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This is the twenty-seventh article in a series dedicated to the various aspects of machine learning (ML). Today’s article will cover the types of environments an AI agent will need to deal with. 

Driving on the highway during a heavy downpour is one of the most stressful things you can do as a driver. Your windshield wipers are flying back and forth like crazy, the rain doesn’t even look like rain but just violent sheets of grey nothingness slapping against your windshield like a biblical curse, and to top it all off you are on the highway, and as per usual there are just enough psychos out on the road who will go ten over the speed limit no matter what the road conditions are. 

Let’s up the stakes a bit: You’ve got someone in the car who desperately needs to go to the hospital. It’s not bad, this particular person is on the verge of being late to work and needs to get there in order to not get fired—this is the third instance of tardiness this year, and strike three could mean no more nursing job. Despite the weather you try to maintain a safe speed-limit beeline down the middle lane until you reach the appropriate exit. Upping the stakes a bit more, the drivers on the road are all unpredictable 10-mph-over+ daredevils who are swerving left and right at unpredictable intervals. 

It’s quite obvious that your goal has been made much more difficult than usual because of both the weather conditions and the quality of the drivers on the road. You pray to every deity and storied wish-maker secular and otherwise for a little sunshine in the sky and sanity on the road, but unfortunately Providence has decreed your hospital-trip be littered with difficulties. 

In moments like this, we realize that sometimes it is not the goal itself but rather the environment in which the agent is in that makes its accomplishing difficult. This principle is mightily important to the development and deployment of AI agents.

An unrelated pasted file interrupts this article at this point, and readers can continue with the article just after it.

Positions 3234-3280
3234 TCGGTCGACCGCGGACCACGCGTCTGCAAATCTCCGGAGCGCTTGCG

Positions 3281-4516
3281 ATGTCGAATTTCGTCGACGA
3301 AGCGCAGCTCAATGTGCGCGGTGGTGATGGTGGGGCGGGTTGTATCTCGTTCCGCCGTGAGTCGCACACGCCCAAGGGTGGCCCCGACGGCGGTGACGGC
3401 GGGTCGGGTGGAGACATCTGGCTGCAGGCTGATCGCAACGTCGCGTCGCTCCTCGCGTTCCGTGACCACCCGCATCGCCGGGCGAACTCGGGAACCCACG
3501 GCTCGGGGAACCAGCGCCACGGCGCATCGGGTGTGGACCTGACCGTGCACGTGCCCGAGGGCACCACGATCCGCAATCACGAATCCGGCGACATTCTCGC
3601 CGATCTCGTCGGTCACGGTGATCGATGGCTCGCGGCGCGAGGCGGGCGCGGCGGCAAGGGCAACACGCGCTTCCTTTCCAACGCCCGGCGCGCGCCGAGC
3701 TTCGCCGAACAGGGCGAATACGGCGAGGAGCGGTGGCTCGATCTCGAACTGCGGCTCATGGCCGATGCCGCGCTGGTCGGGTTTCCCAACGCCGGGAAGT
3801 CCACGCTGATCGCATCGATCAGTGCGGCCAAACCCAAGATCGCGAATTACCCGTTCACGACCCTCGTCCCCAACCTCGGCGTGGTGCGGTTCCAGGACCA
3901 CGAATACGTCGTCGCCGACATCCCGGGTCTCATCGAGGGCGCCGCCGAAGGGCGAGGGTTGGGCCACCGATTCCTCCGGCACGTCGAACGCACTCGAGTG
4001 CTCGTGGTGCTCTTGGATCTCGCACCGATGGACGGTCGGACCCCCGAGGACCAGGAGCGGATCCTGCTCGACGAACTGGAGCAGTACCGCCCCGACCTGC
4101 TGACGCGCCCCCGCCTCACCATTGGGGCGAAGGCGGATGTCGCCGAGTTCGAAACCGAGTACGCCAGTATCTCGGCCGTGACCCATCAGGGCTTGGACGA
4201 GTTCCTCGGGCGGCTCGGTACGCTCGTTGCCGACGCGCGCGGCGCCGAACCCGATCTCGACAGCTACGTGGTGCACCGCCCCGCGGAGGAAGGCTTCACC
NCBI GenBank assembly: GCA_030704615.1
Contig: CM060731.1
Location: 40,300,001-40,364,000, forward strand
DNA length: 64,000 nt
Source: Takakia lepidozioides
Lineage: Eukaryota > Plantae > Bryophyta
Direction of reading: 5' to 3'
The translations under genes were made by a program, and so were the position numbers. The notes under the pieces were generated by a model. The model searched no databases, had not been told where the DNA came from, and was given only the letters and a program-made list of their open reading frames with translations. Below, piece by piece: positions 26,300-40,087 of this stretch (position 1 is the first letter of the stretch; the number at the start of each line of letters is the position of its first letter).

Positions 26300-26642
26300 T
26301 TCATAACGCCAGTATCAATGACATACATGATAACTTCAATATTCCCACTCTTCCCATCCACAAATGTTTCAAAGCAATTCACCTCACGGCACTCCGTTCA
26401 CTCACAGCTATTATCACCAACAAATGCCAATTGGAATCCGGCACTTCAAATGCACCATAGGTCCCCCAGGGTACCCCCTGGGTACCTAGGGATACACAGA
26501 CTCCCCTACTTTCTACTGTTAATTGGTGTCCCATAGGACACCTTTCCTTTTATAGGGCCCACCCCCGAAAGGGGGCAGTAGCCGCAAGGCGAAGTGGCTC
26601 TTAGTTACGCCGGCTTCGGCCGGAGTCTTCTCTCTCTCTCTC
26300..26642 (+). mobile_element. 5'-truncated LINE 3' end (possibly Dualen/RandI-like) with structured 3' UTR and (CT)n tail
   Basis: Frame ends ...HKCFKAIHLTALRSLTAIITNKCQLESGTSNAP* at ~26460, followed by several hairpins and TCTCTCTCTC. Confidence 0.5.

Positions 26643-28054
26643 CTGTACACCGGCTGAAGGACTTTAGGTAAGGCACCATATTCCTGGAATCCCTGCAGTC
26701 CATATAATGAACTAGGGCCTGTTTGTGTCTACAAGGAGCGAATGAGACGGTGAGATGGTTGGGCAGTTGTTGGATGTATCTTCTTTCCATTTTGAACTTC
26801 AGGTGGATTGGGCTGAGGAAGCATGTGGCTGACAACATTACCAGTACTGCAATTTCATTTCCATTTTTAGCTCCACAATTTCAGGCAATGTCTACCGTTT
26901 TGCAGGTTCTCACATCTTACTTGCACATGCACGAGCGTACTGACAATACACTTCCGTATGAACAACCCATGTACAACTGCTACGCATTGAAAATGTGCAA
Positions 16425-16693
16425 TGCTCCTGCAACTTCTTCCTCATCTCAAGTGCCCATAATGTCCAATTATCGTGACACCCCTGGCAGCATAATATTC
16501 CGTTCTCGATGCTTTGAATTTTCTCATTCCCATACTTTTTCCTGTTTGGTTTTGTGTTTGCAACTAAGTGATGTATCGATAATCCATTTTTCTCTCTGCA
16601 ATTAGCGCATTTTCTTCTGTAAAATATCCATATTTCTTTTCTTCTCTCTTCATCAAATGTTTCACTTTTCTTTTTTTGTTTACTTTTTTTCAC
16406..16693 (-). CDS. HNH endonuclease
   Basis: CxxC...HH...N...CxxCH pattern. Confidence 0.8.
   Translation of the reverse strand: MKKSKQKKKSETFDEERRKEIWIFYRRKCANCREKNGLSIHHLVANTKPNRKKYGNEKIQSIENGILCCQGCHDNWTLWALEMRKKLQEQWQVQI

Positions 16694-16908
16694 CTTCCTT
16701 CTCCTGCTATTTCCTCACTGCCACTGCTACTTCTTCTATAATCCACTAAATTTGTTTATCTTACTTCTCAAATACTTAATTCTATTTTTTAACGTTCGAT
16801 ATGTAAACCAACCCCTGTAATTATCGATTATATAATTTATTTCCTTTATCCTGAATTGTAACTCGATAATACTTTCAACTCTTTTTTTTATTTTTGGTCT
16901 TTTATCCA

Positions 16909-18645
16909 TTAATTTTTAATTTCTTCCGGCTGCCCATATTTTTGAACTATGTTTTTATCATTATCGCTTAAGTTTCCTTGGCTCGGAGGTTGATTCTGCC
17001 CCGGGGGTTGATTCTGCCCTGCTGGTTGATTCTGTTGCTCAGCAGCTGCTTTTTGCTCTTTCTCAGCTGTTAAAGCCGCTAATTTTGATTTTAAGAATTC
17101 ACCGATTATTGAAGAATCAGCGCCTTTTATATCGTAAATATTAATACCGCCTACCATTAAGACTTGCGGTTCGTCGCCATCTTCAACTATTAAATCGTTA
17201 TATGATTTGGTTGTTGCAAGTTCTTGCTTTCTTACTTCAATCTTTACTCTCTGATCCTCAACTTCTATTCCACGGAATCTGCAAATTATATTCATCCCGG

AI Agents and Their Environment

The issues in the example that opened this article are the same that trouble AI agents: Limited perception, unpredictable environments, and the like. Not every environment is the same, which is important for an AI agent. Developers need to consider the issues agents will rub up against while trying to accomplish their task. 

The vocabulary to characterize environments in the AI world is worth learning, because it can help you understand why it is necessary that agents need to be capable of machine learning. Not all environments can be fully known before entering. 

Keep on reading for a breakdown of the types of environments an AI agent may find itself in. 


Environments that can be completely perceived at all times are called “fully observable” environments. 

On the other hand, when an agent cannot get a full picture of everything, the environment is characterized as “partially observable.” The highway example fits this description, as there are blind spots drivers have to deal with. 

Deterministic vs. Stochastic

In philosophy, “determinism” refers to the idea that world events are predetermined, meaning that free will either doesn’t exist or is limited to some extent. “Indeterminism” is its opposite, which holds that the agents of the world are more or less free and their actions self-caused, a position that the common human probably assumes. 

In the AI world, “determinism” is related to this idea, in that the word describes an AI agent’s ability to have an impact on the world. Determined environments are ones where the agent can be the sole cause of the environment’s next state. 

“Stochastic” environments are the counterpoint here, referring to environments that are unpredictable, and have elements that can impact its state outside of the influence of the agent. The highway is one such place, where a driver swerving in front of the agent represents a chancy occurrence that the agent had nothing to do with. 

Static vs. Dynamic

Static environments are ones that don’t change on its own. The agent enters it, and doesn’t need to worry about something changing, like the weather. 

Dynamic environments are ones that agents need to “keep an eye on,” in that they can be subject to change at any moment, like a highway where cars can enter or leave it along the exits. 

Note that the difference between dynamic/static and stochastic/deterministic is that the latter is directly concerned with the impact that the agent can have in changing the environment, while the former is focused on how the environment itself changes, or doesn’t, over time. 


AI agents don’t achieve their goals in a vacuum. Rather, they work towards them in an environment. The nature of the environment varies, from predictable to unpredictable, fully observable or not, factors that have a big impact on how an agent achieves its goal.